Do I need to clean breast milk storage containers (bottles, bags, etc.)?
The CDC does not recommend disinfecting breast milk containers after pumping or before feeding a baby. It is unnecessary and unsafe to apply chemical disinfectants to milk storage containers. If a hospital is concerned, follow guidance from the Human Milk Banking Association of North America (HMBANA) and use a simple Bottle Transfer Technique.
What if I need help with breastfeeding?
Seek help with breastfeeding, counseling or psychological support, or practical feeding support from appropriately trained health care professionals, lactation consultants, Women, Infants and Children (WIC) Program staff, La Leche League, and community-based peer breastfeeding counselors. You can find breastfeeding support resources, including virtual support groups and counseling sessions, through the hospital where you delivered or any nearby hospital with maternity services (you did not have to deliver at a hospital to get lactation support there). For online breastfeeding resources, visit BreastfeedColorado.com or the Colorado Breastfeeding Coalition.
If I am separated from my baby and need a breast pump, how can I find one?
Breast pumps can be very useful tools to help establish and increase your milk supply and are often a necessity if you are separated from your baby, whether due to illness like COVID-19 or due to work or school. Insurers are required to provide coverage for breast pumps as part of the Affordable Care Act (ACA). Ask your health insurance provider to determine what pumps are available and how to receive them. If you are on Medicaid or uninsured, you may be able join the Colorado Women, Infants and Children (WIC) program to receive a breast pump and related breastfeeding support, including peer counselors, access to expert lactation support, as well as nutritious food and more - sign up to be contacted by WIC or visit ColoradoWIC.com.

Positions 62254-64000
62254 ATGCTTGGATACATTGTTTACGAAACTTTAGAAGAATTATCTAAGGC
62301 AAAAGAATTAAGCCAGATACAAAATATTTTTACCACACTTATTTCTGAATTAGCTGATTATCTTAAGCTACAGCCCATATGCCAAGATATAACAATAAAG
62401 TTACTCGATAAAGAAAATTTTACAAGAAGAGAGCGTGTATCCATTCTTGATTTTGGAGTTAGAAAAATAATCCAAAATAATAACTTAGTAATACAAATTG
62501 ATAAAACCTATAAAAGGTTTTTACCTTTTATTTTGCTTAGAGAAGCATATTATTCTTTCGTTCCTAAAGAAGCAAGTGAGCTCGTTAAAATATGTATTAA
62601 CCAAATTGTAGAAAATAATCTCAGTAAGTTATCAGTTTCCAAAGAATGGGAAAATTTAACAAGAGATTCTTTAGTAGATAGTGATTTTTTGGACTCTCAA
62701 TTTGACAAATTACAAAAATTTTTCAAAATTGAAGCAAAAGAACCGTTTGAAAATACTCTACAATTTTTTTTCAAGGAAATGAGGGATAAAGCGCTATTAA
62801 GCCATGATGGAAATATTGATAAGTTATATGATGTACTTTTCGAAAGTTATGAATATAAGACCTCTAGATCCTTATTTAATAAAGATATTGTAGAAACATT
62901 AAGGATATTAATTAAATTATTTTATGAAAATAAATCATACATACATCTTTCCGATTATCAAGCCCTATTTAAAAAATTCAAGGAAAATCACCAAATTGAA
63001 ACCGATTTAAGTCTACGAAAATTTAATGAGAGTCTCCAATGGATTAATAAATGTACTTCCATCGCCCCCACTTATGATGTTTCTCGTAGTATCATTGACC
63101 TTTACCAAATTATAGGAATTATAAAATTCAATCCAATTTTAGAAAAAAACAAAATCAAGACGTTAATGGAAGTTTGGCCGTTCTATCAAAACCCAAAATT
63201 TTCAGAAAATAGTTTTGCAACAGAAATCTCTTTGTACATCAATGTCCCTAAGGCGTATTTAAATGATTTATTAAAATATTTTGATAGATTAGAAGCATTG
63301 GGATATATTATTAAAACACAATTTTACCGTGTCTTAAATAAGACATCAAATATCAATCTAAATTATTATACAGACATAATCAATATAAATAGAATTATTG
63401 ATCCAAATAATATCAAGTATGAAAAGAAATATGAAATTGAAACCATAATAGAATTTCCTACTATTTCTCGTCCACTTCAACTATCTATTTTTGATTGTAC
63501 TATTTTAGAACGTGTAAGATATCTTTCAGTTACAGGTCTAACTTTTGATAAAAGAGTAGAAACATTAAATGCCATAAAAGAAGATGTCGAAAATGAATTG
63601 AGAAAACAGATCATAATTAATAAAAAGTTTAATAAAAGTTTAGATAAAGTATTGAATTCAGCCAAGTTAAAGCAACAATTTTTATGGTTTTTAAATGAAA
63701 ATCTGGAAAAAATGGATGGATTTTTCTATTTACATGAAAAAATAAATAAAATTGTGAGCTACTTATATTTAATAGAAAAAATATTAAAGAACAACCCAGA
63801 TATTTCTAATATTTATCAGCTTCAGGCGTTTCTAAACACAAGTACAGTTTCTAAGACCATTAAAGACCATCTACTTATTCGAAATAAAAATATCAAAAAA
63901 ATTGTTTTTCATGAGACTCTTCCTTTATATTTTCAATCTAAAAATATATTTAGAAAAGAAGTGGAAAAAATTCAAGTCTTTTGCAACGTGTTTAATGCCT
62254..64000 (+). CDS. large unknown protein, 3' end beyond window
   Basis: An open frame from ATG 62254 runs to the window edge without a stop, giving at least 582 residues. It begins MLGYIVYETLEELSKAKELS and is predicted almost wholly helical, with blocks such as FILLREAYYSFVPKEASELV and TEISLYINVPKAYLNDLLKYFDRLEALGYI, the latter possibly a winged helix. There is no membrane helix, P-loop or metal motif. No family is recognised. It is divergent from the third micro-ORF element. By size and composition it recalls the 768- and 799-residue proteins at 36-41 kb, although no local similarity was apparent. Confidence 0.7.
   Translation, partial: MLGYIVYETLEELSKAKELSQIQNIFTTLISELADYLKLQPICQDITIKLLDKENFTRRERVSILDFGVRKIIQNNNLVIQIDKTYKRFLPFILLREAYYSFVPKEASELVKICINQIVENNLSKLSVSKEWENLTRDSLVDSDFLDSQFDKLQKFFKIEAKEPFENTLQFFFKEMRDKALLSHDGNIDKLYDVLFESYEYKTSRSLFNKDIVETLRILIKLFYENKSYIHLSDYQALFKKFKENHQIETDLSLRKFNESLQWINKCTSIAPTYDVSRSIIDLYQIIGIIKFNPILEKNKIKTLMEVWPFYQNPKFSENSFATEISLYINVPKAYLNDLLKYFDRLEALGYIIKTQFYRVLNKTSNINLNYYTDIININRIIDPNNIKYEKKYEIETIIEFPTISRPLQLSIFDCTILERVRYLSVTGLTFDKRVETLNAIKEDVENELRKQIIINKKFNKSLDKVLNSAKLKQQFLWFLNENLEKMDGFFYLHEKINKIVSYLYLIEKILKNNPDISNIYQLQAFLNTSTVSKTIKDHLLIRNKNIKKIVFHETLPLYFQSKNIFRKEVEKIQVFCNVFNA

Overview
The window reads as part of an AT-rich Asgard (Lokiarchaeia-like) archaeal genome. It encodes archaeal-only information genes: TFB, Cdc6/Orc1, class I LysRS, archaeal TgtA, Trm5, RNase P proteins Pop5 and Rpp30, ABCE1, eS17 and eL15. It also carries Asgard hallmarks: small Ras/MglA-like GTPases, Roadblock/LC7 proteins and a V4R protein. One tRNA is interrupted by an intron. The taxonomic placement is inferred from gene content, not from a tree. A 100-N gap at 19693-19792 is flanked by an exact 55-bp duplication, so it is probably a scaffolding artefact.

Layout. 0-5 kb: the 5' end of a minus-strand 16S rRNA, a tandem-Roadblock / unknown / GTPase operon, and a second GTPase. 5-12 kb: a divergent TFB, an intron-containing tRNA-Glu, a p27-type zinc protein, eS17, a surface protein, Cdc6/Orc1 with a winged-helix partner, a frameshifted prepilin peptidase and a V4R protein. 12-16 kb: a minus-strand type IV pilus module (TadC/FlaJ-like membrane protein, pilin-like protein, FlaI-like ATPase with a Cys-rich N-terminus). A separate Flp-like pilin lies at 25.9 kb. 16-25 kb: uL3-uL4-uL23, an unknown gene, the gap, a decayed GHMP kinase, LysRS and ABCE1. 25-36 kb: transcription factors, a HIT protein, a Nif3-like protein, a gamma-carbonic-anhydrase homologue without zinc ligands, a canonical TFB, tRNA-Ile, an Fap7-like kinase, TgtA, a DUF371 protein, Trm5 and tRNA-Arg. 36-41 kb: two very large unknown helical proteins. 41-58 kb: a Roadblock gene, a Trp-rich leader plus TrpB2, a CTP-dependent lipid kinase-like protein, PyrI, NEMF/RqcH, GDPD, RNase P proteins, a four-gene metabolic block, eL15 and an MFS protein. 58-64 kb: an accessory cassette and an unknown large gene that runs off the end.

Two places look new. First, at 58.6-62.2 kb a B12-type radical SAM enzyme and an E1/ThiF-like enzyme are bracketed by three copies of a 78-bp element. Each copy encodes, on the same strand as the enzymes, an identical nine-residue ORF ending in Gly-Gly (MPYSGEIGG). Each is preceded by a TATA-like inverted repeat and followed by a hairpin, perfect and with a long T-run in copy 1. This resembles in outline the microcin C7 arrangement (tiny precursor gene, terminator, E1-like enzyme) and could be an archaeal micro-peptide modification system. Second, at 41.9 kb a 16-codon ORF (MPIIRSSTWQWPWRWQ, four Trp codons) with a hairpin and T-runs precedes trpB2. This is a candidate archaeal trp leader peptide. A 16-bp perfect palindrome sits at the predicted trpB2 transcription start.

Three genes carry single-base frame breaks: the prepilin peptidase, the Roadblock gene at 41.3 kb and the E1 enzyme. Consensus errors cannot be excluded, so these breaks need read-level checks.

How do I keep my breast pump clean, especially if I have to pump while at work?
In Colorado, all employers are required by law to provide a private space that is not a toilet stall, and paid or unpaid break and/or meal time for employees to express breast milk at work. Always wash your hands well before touching any pump or bottle parts. If soap and water are not available, use a hand sanitizer with at least 60% alcohol. When at work, wear a mask while expressing breast milk. If you are using a shared, multi-user breast pump at work, wipe the pump (including dials, power switch and countertop/table) before and after each use with a disinfectant wipe. Follow the CDC recommendations for keeping your pump and pump parts clean.